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June 12, 2015

Martinez v State of California Department of Transportation (2015) 238 Cal.App.4th 559

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The Fourth District orders a new trial based on attorney misconduct.  

Donn Martinez filed a personal injury suit against the State of California, represented by Karen Bilotti Prior to trial, the court granted a motion in limine limiting references to Martinez’s affiliation with ministry catering to potential motorcycle gang members, and his  termination of employment from a school district years before.  The court also prohibited evidence of CalTrans’s allegedly strapped financial condition.

Bilotti violated the court’s in limine orders numerous times throughout the trial.  Martinez requested a mistrial after Bilotti suggested his ministry’s logo utilized a Nazi symbol.  Although Bilotti admitted she had made the reference to attack Martinez’s character, the trial judge denied the mistrial motion, and took no action to control Bilotti.   In closing, Bilotti repeated arguments about Caltrans’s financial condition, and suggested Martinez was a Nazi himself.

In is improper for an attorney to pander to the prejudice, passion or sympathy of the jury. Attorneys cannot make appeals based on irrelevant financial aspects of the case such defendant’s financial hardship if a verdict occurs. Although it is proper to impeach an opposing party’s credibility, irrelevant ad hominem attacks are prohibited.

To obtain a reversal for attorney misconduct, a party must show prejudice.  The criteria are: (1) the nature and seriousness of the misconduct; (2) the general atmosphere, including the judge’s control of the trial; (3) the likelihood of actual prejudice on the jury; and (4) the efficacy of objections or admonitions under all the circumstances.   The Court of Appeal makes an independent determination of prejudice.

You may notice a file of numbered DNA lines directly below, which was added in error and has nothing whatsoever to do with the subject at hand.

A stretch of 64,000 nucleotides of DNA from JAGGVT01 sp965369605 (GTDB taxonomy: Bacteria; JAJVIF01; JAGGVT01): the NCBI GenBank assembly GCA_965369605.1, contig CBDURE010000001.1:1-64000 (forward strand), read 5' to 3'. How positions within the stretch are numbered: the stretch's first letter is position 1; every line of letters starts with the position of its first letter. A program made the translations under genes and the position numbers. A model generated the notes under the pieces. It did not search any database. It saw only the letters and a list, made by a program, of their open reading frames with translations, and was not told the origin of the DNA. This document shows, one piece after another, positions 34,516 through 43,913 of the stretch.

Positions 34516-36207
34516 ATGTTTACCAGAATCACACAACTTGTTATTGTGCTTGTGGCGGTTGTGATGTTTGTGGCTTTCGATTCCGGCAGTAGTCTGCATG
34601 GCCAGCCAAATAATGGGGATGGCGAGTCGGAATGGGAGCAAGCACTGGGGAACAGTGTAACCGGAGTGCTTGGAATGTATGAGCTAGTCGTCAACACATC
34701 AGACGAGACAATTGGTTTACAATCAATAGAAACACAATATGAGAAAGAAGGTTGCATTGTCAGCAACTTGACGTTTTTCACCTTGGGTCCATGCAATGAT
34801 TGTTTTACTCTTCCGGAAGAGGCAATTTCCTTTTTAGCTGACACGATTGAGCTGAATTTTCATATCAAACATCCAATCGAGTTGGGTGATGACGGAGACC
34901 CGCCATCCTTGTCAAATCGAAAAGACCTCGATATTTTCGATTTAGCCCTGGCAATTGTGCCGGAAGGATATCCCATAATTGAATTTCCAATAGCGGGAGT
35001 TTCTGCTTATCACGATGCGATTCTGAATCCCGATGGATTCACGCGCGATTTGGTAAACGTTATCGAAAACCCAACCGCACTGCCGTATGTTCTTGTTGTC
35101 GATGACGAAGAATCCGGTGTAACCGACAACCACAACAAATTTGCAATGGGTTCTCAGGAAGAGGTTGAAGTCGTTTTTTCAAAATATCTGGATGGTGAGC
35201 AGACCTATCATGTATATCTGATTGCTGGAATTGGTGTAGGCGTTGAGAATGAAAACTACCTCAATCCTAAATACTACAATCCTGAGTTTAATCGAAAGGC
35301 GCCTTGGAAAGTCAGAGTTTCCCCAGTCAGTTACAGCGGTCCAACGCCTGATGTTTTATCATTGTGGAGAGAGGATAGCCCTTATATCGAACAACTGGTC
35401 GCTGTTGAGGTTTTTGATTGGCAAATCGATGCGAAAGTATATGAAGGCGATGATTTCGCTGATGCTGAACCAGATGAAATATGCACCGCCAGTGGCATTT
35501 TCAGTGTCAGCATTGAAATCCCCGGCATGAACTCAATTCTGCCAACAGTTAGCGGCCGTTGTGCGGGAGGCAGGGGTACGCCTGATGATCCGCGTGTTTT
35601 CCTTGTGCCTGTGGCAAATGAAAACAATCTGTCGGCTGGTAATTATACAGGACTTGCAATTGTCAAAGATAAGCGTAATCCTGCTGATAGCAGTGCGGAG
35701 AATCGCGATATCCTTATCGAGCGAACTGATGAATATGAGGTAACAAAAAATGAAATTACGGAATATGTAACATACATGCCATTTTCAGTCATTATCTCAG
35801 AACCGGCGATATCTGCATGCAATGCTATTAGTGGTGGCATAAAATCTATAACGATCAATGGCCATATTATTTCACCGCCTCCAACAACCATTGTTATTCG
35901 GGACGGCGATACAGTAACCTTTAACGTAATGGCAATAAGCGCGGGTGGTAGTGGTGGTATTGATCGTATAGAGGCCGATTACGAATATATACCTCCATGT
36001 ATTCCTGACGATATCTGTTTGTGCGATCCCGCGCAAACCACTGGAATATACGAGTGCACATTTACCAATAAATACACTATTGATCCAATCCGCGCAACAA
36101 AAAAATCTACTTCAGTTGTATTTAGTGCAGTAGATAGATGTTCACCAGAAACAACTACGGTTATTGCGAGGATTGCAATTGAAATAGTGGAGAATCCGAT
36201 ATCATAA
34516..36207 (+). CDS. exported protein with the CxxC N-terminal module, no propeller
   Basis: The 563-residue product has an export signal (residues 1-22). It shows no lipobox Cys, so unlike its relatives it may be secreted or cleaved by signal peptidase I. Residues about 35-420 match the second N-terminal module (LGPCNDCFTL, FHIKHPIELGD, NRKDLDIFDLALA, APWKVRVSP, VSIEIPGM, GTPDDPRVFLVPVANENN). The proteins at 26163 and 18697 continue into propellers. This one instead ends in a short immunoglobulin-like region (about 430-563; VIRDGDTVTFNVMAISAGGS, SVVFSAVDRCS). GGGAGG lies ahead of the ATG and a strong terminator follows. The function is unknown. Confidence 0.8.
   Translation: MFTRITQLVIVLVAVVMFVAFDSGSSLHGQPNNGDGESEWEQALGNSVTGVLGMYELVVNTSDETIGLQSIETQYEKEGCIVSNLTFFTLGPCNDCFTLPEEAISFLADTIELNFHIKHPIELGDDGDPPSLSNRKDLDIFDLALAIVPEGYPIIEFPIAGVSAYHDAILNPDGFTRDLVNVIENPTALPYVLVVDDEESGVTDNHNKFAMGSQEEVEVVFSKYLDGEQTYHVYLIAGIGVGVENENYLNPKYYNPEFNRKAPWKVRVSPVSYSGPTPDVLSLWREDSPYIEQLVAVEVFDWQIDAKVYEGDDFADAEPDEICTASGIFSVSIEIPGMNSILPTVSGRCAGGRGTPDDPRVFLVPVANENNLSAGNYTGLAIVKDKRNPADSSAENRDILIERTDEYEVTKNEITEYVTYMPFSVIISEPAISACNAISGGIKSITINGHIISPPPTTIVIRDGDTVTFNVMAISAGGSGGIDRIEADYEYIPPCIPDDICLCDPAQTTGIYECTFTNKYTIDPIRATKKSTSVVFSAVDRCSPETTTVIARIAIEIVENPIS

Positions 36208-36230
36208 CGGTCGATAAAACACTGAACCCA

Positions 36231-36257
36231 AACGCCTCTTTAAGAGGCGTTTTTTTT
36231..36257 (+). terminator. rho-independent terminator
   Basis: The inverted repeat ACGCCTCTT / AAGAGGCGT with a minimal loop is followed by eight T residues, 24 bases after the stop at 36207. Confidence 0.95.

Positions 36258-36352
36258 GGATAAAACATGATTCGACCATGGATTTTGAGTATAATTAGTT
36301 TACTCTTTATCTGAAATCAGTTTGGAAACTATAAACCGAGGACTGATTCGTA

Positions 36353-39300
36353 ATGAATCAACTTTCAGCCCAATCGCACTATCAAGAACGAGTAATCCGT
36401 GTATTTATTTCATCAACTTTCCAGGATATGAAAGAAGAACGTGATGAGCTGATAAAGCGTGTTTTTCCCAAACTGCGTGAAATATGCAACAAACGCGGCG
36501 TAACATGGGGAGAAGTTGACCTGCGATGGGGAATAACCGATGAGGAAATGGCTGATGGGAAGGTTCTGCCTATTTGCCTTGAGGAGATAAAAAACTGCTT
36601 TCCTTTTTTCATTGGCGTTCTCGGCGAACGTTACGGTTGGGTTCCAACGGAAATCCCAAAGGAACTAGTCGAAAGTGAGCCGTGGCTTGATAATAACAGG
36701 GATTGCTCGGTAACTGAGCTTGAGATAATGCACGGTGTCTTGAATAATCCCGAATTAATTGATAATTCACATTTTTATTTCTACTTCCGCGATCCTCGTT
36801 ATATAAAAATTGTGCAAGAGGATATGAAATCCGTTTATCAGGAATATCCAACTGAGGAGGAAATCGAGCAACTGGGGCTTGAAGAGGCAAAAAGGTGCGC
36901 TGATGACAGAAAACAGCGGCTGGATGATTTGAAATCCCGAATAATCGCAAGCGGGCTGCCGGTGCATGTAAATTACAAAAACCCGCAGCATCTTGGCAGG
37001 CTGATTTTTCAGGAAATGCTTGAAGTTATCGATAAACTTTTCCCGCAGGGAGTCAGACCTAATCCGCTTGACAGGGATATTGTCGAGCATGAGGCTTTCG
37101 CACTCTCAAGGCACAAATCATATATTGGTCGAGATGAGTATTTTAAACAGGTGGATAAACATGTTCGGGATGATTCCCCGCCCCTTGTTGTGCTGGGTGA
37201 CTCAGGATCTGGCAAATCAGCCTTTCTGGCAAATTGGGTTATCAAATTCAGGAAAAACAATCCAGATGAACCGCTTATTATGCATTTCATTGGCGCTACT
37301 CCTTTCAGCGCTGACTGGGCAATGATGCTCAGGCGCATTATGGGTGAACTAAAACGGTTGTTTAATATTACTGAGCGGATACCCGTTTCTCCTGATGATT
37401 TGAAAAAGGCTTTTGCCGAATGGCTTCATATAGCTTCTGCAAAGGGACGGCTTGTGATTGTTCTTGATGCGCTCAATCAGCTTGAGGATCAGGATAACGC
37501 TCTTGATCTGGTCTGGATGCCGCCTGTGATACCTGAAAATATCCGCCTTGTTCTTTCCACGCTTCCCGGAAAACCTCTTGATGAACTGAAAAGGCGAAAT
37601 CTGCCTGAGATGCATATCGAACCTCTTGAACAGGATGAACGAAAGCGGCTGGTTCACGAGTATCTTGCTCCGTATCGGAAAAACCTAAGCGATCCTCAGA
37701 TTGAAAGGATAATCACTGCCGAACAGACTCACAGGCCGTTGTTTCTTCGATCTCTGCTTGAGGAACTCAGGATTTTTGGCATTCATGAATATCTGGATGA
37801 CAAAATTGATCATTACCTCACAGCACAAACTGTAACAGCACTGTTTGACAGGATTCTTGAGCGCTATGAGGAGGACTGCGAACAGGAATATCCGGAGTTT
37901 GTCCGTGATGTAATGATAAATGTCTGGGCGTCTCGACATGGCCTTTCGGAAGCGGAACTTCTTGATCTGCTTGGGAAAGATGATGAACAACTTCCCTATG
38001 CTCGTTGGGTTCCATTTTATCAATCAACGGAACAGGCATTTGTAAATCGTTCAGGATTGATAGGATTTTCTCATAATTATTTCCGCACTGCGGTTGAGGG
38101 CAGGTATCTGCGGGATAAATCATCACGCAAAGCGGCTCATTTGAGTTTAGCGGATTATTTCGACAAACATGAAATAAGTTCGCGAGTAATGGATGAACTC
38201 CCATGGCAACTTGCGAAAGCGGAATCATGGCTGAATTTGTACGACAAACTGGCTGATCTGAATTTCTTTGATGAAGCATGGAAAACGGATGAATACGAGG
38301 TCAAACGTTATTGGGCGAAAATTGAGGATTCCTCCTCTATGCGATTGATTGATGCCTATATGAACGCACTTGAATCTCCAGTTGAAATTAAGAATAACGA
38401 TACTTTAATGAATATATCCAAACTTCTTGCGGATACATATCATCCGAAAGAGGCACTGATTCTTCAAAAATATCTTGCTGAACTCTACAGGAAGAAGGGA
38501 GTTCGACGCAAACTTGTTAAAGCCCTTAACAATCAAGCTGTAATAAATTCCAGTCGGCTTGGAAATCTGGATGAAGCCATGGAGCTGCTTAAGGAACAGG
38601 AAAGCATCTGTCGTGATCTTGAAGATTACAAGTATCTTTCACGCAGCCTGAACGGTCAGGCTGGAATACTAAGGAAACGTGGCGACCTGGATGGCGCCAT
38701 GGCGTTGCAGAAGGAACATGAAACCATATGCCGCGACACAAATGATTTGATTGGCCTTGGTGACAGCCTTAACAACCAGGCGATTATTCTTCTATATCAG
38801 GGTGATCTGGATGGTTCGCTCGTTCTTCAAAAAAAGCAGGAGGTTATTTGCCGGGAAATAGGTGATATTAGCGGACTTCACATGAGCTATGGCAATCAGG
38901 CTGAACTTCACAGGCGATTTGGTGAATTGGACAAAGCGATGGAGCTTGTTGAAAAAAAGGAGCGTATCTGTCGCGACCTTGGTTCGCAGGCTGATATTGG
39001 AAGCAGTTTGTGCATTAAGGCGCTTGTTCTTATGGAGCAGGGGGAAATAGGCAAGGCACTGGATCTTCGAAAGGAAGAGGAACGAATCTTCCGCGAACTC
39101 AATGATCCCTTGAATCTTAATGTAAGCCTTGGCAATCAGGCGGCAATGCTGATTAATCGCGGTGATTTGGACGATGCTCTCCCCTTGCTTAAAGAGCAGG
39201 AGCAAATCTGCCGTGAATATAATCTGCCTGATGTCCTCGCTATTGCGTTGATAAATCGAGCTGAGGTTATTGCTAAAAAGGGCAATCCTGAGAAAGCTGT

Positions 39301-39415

Bilotti’s repeated use of prohibited questions was disrespectful of the judge and exploited qualities usually associated with good judging — a good nature. When Bilotti ignored the judge it encouraged the jury to ignore the judge.  The judge’s failure to take corrective action diminished his authority.

Although the likelihood of actual prejudice is a difficult question, the balance tipped in favor of Martinez due to Bilotti’s character attacks. The jury may have adopted the defense expert’s liability opinion believing Martinez was just a low-life biker with an affinity for “Nazi” paraphernalia.

The efficacy of objections or admonitions favored reversal. There was no penalty when Bilotti ignored the trial court’s rulings.

Although a client should not pay for its counsel’s sins, the cumulative effect of Bilotti’s misconduct that required reversal. The Court was so incensed over Bilotti’s conduct, it referred the matter to the State Bar to consider discipline.

Comment: As the court noted, there are many more instances of attorney misconduct than there are reversals due to attorney misconduct. This attorney crossed the line of zealous advocacy, and did her client a disservice.

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